December is a great month to get some World Cup points before the holidays. The alpine and snowboardcross teams are both in Switzerland getting ready to race in Arosa this weekend. The pipe team is still in Colorado. They just finished competing at the first stop of the U.S. Grand Prix tour in Breckenridge.
My alpine teammates kicked some serious butt last weekend in Italy. The weather was crazy for giant slalom racing but the Canadians prevailed. It dumped snow, but also had thunder and lightning all at the same time. It’s crazy to think that with a metre of snow in a 24-hour period before the event the organizers could still put on a show. A metre of snow, how nice would that be in Whistler right now!
Matt Morison won the race while Jasey-Jay Anderson won the small final to end up in the third place position. The girls upped the ante by leaps and bounds. Kimiko Zakreski got her first podium. Not only that, she’s only the second female in Canadian history to ever win a World Cup medal in alpine. Kimi was second last Sunday to Austrian racer Doris Guenther, who also won the opening World Cup in Holland.
I talked to Kimi today and she told me the whole day was like a dream… the race, the weather, and the whole experience. Alexa Loo, who is that only other Canadian female to step onto the World Cup podium, also had a great result. She was eighth at the end of the day. I’m pretty sure that’s the first time we’ve had three Alpine riders on the podium in one World Cup. A job very, very well done!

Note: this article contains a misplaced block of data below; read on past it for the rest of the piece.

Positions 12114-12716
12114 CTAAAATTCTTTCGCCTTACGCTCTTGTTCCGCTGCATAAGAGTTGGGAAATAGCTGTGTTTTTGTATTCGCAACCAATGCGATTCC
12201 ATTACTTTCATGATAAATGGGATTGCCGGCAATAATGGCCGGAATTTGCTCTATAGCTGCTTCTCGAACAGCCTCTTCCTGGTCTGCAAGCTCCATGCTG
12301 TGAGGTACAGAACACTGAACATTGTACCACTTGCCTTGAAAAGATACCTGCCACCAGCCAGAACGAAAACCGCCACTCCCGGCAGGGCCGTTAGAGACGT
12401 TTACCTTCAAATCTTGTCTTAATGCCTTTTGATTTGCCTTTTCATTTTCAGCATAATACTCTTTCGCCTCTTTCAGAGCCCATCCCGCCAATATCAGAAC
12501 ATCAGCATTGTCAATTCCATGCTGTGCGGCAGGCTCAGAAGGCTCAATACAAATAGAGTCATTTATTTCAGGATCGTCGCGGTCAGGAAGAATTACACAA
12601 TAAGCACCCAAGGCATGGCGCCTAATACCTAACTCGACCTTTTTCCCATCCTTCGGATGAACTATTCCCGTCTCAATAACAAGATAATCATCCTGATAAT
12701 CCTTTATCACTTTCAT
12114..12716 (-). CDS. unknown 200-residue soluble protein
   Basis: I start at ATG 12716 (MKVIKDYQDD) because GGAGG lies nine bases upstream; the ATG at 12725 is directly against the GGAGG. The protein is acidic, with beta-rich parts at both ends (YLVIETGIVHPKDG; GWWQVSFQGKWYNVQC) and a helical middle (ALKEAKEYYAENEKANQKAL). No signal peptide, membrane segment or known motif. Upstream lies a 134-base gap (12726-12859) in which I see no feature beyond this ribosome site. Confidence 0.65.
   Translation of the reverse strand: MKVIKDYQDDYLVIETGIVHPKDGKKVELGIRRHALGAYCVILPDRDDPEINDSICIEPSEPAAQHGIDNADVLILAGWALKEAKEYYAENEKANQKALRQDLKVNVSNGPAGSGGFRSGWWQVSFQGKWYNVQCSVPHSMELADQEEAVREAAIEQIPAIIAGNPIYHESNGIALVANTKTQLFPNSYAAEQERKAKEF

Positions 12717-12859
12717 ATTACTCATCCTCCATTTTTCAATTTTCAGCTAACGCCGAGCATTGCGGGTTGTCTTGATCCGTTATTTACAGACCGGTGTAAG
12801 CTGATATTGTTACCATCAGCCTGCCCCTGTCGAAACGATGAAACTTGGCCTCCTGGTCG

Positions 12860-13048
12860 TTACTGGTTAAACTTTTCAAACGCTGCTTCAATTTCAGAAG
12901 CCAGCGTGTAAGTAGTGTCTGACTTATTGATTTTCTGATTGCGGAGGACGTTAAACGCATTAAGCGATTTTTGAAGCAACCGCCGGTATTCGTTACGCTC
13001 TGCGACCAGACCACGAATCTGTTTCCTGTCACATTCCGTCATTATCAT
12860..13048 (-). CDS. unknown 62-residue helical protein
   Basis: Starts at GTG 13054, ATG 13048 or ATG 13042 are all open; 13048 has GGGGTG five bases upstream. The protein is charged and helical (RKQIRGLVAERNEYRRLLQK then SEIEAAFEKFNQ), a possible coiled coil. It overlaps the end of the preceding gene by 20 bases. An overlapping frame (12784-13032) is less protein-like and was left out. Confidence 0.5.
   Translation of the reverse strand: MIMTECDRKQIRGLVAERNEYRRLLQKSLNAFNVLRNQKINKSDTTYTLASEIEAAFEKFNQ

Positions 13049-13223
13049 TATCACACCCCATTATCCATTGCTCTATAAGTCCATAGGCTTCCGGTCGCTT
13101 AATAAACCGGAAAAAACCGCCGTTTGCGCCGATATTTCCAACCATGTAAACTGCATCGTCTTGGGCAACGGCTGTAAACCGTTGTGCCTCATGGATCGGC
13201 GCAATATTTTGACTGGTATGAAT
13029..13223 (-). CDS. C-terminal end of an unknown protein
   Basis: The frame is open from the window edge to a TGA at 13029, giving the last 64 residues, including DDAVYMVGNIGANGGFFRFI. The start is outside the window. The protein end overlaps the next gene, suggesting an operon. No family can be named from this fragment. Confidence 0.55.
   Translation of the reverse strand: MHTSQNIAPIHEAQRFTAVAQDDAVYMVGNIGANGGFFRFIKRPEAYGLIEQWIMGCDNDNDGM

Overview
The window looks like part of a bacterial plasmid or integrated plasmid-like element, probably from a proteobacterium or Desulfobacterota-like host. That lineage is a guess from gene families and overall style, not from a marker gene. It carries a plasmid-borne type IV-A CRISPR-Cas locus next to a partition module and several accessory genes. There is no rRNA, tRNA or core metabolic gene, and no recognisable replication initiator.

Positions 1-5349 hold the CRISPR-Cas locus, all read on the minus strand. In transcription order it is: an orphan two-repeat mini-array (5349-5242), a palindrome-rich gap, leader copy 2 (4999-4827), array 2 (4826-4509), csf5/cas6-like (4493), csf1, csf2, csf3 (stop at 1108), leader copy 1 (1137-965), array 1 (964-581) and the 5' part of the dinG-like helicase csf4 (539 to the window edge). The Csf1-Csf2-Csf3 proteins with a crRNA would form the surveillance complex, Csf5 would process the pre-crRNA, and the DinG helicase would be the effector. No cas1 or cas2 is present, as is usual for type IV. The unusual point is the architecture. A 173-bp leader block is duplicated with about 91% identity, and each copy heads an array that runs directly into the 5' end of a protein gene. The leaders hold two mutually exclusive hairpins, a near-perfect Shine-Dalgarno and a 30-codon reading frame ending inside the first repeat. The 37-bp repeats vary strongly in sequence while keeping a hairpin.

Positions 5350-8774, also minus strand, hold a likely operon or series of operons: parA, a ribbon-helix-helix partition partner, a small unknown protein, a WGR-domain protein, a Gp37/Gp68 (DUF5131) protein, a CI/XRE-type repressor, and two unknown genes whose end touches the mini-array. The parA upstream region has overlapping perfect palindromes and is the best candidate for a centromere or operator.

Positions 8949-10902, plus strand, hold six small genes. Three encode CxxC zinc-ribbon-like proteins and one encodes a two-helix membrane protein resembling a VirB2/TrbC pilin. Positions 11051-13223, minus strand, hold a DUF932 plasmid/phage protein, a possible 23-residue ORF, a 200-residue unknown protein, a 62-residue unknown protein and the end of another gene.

The halfpipe riders have been competing as well at an extremely hard level. You could even consider a U.S. Grand Prix to be as hard or even harder than the Olympic field, just because of the number of strong Americans that are able to compete in the contests. The event at Breckenridge last weekend was no exception.
Two men and two women from that contest earned starts at the world championships in Korea next month. The other spots for worlds will be determined in January.
Whistler’s Mercedes Nicoll and Charmaine Ironside got the ladies berths, while a surprising finish in the men’s contest decided the guys’ spots. Calgary’s Dustin Craven, who is not a member of the national team, placed fifth in the Grand Prix. He will be joining Brad Martin and two others in Korea.
I have had a big break from competing. The last time I stepped into a start gate was in September in Argentina. My team has been training like crazy, though. After we left a two-week training camp in Powder King in Northern B.C. last week we had a couple of days at home before going to Europe.
The snowboardcross team has been training in Lech for the last few days. The snow conditions were good but it’s still rocky in places. I had to be very careful not to damage my race boards as the team tech, J.P. Trottier, just finished dialing all the race boards in his shop in Squamish where he’s been working through the fall months. I must admit I was pretty nervous about it because I just finished wrecking one of my boards on the start gate at Powder King the week before.
Alas, we are now in Arosa, the home of our 2007 World Championships. I placed fifth at that event and I’m determined to better my score this weekend. My male teammates are also out for blood, as they have to fight it out for World Championship starts.
Let’s hope for another great event with lots of medals to bring home to Canada for the holidays!
Maëlle Ricker is a member of the Canadian Snowboard Team specializing in snowboardcross, and the 2008 World Cup globe winner for snowboardcross.